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Thoughts on a 5-3 Rangers loss

ChiSox 5, Rangers 3

MLB: Texas Rangers at Chicago White Sox Kamil Krzaczynski-USA TODAY Sports

ChiSox 5, Rangers 3

  • Ariel Jurado is no longer a dude, having made his major league debut tonight in a spot start against Chicago. Jurado has been with AA Frisco this year, and has been having a nice but not overwhelming campaign for the Roughriders, so expectations tonight for the righthander were moderate — throw strikes, give Texas some innings and keep them in the game. And Jurado did that -- he had a bad four-run third inning, but was generally respectable, throwing 4.2 IP, allowing the 4 runs on 6 hits and 2 walks, striking out 2.
  • Brandon Mann got the Rangers from Jurado’s departure through the one-third point in the seventh, putting up another 1.2 scoreless innings, before giving way to Kevin Jepsen. Jepsen immediately allowed a home run to Jose Abreu on a poorly located two strike Paul Lynde fastball. Jepsen had a very nice spring training and started the season respectably, but he’s completely fallen off as of late, and with Chris Martin likely activated from the disabled list tomorrow and Tim Lincecum due back in a week or so, Jepsen could find himself a roster casualty in the near future.
  • Jake Diekman pitched 1.1 scoreless innings, striking out one and allowing one hit, and lowering his ERA to 3.38 on the season. Diekman is a free agent at season’s end, and thus almost certain to be dealt before at least the end of August -- as a rental lefty bullpen piece, him showing the velocity and command is back over the next couple of months will be instrumental in determining what the Rangers get back for him when he is traded.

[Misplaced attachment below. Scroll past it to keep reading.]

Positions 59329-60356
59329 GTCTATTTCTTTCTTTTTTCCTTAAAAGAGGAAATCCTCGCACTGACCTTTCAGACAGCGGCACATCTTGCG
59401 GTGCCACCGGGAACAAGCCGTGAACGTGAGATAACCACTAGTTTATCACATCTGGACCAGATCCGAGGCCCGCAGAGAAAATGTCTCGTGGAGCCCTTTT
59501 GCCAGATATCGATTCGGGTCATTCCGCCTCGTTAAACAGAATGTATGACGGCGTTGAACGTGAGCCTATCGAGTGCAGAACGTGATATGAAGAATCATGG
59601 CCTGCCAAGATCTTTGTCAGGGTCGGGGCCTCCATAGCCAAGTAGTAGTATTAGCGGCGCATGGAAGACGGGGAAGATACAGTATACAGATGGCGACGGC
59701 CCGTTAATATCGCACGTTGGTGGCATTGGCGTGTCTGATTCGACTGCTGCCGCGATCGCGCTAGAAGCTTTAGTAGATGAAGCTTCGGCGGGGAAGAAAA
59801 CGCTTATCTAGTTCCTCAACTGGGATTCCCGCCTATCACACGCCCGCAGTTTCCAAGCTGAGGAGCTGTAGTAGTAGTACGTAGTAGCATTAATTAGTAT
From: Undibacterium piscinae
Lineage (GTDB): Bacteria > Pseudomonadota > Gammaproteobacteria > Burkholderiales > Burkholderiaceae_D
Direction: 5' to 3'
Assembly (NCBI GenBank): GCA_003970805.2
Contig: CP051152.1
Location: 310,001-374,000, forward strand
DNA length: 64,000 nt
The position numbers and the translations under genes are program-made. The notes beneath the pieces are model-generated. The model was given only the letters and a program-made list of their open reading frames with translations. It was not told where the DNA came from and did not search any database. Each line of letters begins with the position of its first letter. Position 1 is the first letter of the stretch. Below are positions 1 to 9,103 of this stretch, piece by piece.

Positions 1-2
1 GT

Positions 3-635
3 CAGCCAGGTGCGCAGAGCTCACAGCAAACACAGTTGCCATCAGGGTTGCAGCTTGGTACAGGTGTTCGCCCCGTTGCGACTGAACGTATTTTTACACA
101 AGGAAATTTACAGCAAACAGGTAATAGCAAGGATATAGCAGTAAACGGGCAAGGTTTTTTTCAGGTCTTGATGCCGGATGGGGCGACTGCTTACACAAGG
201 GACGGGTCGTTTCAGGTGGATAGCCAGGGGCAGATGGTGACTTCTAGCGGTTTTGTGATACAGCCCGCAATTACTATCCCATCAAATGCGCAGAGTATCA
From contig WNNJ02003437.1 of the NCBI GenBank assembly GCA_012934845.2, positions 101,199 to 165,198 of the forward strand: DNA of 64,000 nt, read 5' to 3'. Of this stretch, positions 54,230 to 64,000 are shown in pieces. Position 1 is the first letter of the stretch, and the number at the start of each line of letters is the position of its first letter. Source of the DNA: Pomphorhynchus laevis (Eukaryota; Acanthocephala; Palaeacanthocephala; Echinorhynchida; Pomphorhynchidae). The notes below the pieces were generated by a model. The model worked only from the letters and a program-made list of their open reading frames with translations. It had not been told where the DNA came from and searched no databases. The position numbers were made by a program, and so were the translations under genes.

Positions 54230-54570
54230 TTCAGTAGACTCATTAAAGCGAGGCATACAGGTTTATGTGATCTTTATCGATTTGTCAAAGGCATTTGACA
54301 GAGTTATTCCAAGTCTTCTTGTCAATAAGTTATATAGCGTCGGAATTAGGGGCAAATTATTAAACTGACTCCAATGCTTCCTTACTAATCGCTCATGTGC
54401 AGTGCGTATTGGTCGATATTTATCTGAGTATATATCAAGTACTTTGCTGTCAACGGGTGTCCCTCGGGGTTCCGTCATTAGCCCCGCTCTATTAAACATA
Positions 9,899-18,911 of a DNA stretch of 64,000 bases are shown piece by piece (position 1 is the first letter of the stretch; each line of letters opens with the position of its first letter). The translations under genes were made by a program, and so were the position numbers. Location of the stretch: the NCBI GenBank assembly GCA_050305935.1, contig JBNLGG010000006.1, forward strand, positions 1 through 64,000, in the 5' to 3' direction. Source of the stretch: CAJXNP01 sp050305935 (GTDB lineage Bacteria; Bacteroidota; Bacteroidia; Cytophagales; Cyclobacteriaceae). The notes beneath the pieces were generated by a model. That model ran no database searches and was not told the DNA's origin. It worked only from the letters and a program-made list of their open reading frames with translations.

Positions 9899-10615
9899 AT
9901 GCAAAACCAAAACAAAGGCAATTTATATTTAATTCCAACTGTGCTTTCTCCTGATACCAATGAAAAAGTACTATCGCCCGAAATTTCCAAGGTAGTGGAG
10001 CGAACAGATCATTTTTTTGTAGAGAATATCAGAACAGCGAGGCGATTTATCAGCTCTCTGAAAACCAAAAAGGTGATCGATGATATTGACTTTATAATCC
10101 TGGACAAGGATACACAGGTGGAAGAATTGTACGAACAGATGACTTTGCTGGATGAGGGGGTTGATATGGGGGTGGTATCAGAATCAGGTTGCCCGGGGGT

• The offense was a major disappointment, particularly given the early struggles of ChiSox starter Lucas Giolito. Giolito allowed two runs in the second and a run in the third, and then Texas did basically nothing the rest of the way. No one had more than one hit, and the offensive star of the game was probably Isiah Kiner-Falefa, who got on base twice due to HBPs. If he’s not the next Michael Young, maybe he can be the next Ron Hunt.
  • Evan Grant pointed out on Twitter that, other than Robinson Chirinos and Shin-Soo Choo, everyone the Rangers rolled out there today was 25 or younger. That’s something worth remembering when evaluating where this team is and what its future holds. There’s young talent that is in the majors now and getting some chances — some of them will pan out, some of them won’t. But teams that do the complete tear down, tank, hope to compete in five years routine don’t usually have a bunch of guys who aren’t old enough to rent cars in the every day lineup. There’s work to be done to get the Rangers back to relevance, but there are also some young pieces here already that have the potential to be core parts moving forward.